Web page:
This coming January, our favorite vaginal egg hawker Goop will hold its second “In Goop Health” summit in New York City, where for the reasonable price of $650 for a “Turmeric” level ticket and $2,000 for “Ginger” (sadly, already sold out), you’ll be treated to “cutting-edge panels of health-defining doctors and experts, along with a hall of experiential activations, ranging from binaural beats meditation to acupressure and tarot card readings.”

Let’s disregard the second half of the sentence which largely consists of made-up words and concepts (I do not know what an experiential activation is so please do not offer it to me), and focus on the first half. Doctors! Experts! Cutting-edge! Health-defining! Panels! That certainly sounds science-y to me. Unfortunately, but not unexpectedly, at least one of these experts promotes ideas that are unscientific, dangerous, and often absurd.

Image via Goop.

A prominent expert featured in the summit is Dr. Kelly Brogan, a “holistic health psychiatrist” based in New York. In a blog post published Friday morning, gynecologist and Goop critic Dr. Jen Gunter points out that, in 2014, Dr. Brogan claimed that the notion that HIV causes AIDS is a “meme” brought upon us by the “medical-scientific-industrial marriage,” and that “drug toxicity associated with AIDS treatment may very well be what accounts for the majority of deaths.”

In the now-deleted blog post entitled, “HIV and Pregnancy: Pharma Abusing Women?” Dr. Brogan ignores overwhelming research finding that antiretroviral therapy significantly reduces the mortality rate of HIV-infected people, instead defaulting to a preferred rhetoric of pseudoscience supporters—that they’re just asking questions; they just want to save lives.

“While I recognize the hypocrisy in using my mind to help unearth truths while proclaiming our fundamental limitations as thinkers, there is an abuse of ideas, and the people who accept them that is resulting in harm and suffering where there might have been something entirely more benign if we just gathered more information,” she writes, failing to mention that the disease was spread (obviously) not because people with HIV are over-treated, but because they are overlooked or shunned, and medically neglected. Dr. Brogan also fails to reckon with the reality that today, Americans who suffer from HIV and AIDS are largely from poor, rural, black, Southern communities, communities that need access to antiretroviral therapy to avoid passing HIV to newborns. And, lastly, she fails to acknowledge her precarious, if indefensible position as a white woman suggesting that maybe these vulnerable populations have the luxury to question the doctor offering them life-saving treatment.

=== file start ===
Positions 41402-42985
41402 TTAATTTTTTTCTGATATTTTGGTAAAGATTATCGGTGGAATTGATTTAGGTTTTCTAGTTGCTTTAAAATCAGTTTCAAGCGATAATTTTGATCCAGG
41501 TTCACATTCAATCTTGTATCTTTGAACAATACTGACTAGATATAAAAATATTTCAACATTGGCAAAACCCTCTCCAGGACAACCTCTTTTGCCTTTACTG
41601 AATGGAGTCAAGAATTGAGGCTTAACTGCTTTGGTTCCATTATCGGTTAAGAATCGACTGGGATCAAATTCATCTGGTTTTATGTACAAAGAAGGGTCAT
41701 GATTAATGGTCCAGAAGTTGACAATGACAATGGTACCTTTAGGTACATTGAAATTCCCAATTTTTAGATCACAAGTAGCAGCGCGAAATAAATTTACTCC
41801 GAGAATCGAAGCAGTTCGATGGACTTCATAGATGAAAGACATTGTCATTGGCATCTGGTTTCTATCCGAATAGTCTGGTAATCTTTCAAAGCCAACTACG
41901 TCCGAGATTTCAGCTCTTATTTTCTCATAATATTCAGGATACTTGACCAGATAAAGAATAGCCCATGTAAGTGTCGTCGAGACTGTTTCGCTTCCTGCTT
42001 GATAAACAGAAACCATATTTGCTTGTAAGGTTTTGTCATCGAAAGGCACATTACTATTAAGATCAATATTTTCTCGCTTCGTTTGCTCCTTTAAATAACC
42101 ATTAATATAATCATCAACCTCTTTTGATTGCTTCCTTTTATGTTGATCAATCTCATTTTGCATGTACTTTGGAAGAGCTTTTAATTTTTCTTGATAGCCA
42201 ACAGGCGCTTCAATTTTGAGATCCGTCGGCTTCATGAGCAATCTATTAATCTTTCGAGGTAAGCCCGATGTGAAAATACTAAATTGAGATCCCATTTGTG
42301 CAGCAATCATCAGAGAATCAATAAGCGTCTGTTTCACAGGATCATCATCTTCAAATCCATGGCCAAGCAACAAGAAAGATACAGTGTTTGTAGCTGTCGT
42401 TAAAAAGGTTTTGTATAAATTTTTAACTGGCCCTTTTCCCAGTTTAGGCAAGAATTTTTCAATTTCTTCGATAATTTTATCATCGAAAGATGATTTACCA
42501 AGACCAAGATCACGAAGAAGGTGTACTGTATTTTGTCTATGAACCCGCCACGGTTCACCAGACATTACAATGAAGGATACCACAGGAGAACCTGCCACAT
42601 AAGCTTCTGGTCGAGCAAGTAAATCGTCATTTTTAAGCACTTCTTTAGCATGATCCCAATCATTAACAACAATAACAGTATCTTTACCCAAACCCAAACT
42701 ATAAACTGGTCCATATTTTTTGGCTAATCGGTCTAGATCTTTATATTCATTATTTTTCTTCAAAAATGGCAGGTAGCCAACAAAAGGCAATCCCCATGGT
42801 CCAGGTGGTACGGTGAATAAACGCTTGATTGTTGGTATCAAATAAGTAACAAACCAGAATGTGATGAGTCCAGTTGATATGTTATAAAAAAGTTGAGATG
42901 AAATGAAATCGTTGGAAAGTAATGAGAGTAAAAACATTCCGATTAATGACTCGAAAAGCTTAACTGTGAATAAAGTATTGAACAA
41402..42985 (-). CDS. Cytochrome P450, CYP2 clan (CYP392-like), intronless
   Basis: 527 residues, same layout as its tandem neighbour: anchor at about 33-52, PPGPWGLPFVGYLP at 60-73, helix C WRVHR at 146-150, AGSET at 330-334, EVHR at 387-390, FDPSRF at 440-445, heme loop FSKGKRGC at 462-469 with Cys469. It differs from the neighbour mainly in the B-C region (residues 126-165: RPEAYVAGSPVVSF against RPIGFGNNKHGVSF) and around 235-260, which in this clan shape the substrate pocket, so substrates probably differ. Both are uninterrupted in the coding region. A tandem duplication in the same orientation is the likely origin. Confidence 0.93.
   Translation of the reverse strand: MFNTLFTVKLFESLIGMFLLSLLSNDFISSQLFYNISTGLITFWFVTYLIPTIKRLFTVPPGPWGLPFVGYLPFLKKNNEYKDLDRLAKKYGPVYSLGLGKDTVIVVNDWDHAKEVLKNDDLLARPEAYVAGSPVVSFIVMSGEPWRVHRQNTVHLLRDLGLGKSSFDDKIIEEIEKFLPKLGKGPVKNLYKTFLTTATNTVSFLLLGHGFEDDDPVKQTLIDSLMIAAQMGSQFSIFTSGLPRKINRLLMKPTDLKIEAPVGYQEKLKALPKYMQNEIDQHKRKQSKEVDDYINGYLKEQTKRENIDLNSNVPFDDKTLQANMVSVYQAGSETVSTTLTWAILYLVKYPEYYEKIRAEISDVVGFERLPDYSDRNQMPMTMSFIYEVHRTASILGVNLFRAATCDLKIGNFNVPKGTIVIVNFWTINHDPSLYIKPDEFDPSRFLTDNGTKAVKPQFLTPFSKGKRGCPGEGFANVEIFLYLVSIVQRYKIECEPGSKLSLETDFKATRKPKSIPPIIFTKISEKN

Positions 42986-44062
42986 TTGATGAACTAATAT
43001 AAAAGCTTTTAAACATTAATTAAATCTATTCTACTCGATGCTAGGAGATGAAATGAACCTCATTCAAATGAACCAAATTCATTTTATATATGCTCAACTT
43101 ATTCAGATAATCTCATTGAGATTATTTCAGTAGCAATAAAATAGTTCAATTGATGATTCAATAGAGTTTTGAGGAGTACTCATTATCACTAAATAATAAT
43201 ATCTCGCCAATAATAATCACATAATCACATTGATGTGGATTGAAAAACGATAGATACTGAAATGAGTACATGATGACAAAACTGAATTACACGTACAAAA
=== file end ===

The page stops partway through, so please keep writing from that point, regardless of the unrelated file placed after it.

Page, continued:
“Through the lens of human ecology, we see that forcing a system to adapt to a pharmaceutical grade chemical is a misguided assault on their very humanity. We must protect our most vulnerable from this assault,” she writes, doing just the opposite, “lest we look back on these transgressions with blinding shame.”


Dr. Brogan is, in fact, an active opponent of all medications—in her “About” section on her webpage she writes that after being diagnosed with postpartum thyroiditis, or Hashimoto’s disease she had to face a life of medication—a life which she wasn’t ready for.

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“Despite many years earning my medical credentials,” (Dr. Brogan cites training at NYU Medical Center and Cornell University Medical College and is board certified in psychiatry, psychosomatic medicine, and integrative holistic medicine) “I was not ready for a life dependent on pharmaceuticals. So, I searched for an alternative—and I found the gentle, hopeful world of natural self-repair. Two-and-a-half years and one pregnancy later, I was symptom free—and prescription free.”

“I have a hard truth for you: the medical industry, government, food companies, and the pharmaceutical industry do not have your best health interests at heart.”